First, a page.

The Supreme Life Of Rosalie Abella
The appointment of Rosalie Abella to Canada’s Supreme Court in 2004 shattered two records. In one fell swoop, she became the first Jewish woman and the first immigrant to land that coveted position.
“People like me were not exactly being appointed to the Supreme Court in droves,” she says in a droll understatement at the beginning of Barry Avrich’s glowing documentary, Without Precedent: The Supreme Life of Rosalie Abella, which was premiered at the Hot Docs film festival on May 1. Additional screenings will take place on May 2 and May 5. The film will be screened online from May 5-9.
Abella was certainly a different Supreme Court judge.
The daughter of Polish Holocaust survivors Jacob and Fanny Silberman, she was born in a displaced person’s camp in the German city of Stuttgart in 1946 and arrived in Canada with her parents in 1950.
A liberal, if not a progressive, Abella was known as an advocate of women, the disabled and visible minorities when she joined the high court. As the movie gets under way, a quotation attributed to her flashes across the screen: “I will never cater to the majority. I am prepared to be impartial and unpopular and do things that protect minorities.”
She was true to her words. When she reached the mandatory retirement age of 75 in 2021, Abella had compiled a legacy as an erudite, open-minded and compassionate judge, whom Avrich celebrates in his absorbing movie.
She gravitated toward the study of law because her father, a graduate of Krakow’s illustrious Jagiellonian University, had aspired to be a lawyer in his native Poland. Jacob Silberman attended the university at a time when the number of Jews in its law faculty was governed by a numerous clausus, or Jewish quota.
Silberman also learned that its classrooms were segregated on the basis of religion, and that he had to sit on a so-called ghetto bench. Refusing to abide by this blatant form of racism, he stood for most of his first year rather than submit to this antisemitic humiliation.
Having passed his exams, he received a letter from the president of Poland’s Court of Appeal in July 1939 informing him he could take a test in October of that year to become a judge. But with Germany’s invasion of Poland on September 1, his hopes and dreams of a legal career were swept away in a raging river of genocidal Nazi hatred, and he never practiced law in Poland.
He and his wife were sent to German concentration camps, and their son, Julius, the brother Abella never met, was murdered in the Treblinka extermination camp.
Despite their horrific experiences, they were the happiest people Abella knew as a child in Toronto. And they spoke to her as if she was already an adult, she recalls with pride.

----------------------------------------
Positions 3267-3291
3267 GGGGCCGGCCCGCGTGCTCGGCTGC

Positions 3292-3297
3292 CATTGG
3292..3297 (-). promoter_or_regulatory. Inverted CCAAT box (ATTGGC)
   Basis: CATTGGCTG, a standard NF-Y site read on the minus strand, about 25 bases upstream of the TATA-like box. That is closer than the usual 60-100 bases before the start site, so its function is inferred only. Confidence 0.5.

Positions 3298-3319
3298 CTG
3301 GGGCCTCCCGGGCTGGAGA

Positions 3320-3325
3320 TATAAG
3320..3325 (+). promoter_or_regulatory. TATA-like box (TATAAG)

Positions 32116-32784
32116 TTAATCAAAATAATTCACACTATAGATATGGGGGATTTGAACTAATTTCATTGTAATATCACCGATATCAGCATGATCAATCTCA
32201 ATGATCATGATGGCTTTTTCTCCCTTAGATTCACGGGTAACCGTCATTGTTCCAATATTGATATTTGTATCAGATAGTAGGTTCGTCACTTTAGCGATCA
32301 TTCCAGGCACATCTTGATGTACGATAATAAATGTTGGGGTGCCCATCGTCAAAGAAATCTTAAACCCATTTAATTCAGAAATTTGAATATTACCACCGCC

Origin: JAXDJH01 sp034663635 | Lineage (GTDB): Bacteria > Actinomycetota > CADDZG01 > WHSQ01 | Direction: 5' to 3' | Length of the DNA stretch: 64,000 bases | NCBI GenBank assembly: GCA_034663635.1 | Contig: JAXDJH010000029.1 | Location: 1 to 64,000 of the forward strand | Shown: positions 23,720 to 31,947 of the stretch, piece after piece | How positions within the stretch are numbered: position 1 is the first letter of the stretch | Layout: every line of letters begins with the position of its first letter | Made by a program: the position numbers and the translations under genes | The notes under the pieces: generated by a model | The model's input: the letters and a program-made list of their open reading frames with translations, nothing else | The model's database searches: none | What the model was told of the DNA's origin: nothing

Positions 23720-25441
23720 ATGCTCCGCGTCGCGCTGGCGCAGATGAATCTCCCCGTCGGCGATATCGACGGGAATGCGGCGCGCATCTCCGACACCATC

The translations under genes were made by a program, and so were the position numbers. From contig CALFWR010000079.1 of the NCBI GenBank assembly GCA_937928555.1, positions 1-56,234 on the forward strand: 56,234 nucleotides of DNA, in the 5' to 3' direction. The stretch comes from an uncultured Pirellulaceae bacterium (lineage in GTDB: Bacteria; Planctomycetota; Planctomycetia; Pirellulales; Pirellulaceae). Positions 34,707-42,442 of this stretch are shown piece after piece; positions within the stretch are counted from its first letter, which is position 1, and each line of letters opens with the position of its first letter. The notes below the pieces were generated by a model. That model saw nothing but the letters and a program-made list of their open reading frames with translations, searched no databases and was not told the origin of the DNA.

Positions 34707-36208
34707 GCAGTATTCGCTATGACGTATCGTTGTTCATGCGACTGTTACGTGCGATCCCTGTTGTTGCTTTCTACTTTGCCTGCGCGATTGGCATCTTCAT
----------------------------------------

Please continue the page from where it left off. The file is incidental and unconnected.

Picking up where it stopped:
Throughout much of the film, Abella sits comfortably on an ornate couch, fluently recalling her childhood, her marriage and her career.
Her late husband, the historian Irving Abella who co-authored the classic work None Is Too Many, adds a few words now and then, as do friends like the novelist Margaret Atwood and acquaintances like the former Canadian prime minister Brian Mulroney.
Abella discloses she applied to law school to compensate for the fact that her father was not permitted to practice his profession in Canada because he was not a Canadian citizen. Avrich glosses over his employment history in Canada and his apparent decision not to practice law here after obtaining his citizenship.
Following graduation from the University of Toronto’s law school, she joined a small firm in the city. Some years later, she opened her own office. During this period, she learned of “realities” never spoken of in the classroom.
She married the love of her life, Irving Abella, before being called to the bar in 1972. As she fondly remembers, he welcomed her desire to work and always gave her sound advice.
At the age of 29, she was appointed a judge in Ontario’s Family Court, thereby becoming the youngest judge in Canadian history. She was seven months’ pregnant with her first son when the appointment was announced.
Abella strikes a viewer as a workaholic, a perfectionist and a family woman. Although she worked long hours, her two sons, Jacob and Zachary, never felt neglected. She is portrayed as well as a lover of fine music. In particular, she appreciates the compositions of George Gershwin, whose symphony, Rhapsody in Blue, bookends Avrich’s film.
Abella is seen as an innovator. In 1984, she submitted an “Equality in Employment” report to the federal government that proved to be a watershed in Canadian labor history. Calling for equity in the workplace regardless of a worker’s gender and ethnic, religious, racial and linguistic background, the report was excoriated by critics. Mulroney, however, was very impressed and adopted its recommendations.
Joe Clark, the former Canadian prime minister, thought highly of it and its author. “She’s an appropriate expression of what equality is,” he says.
Mulroney named Abella to the Court of Appeal in 1992. “I was convinced she was the best person for the job,” he says, candidly acknowledging that her Jewish faith posed a problem to some Canadians.
Five years later, Abella was passed over for the next available seat in the Supreme Court. Paul Martin, the Canadian prime minister, appointed her to the court in 2004 on the recommendation of the justice minister, Irwin Cotler, a former McGill University law professor.
Critics complained that her views and legal opinions were outside the mainstream, but Martin believed she was a jurist of substance.
During her 17-year run, she handed down verdicts in favor of same-sex marriage, the constitutional right of employees to strike and medically-assisted suicide.
Looking back at her position as a Supreme Court justice, Abella describes it as incredibly intellectually fulfilling. “I loved every second of it,” she says.
As she observes, she wanted to be “really good” as a judge. Judging by Without Precedent, she succeeded.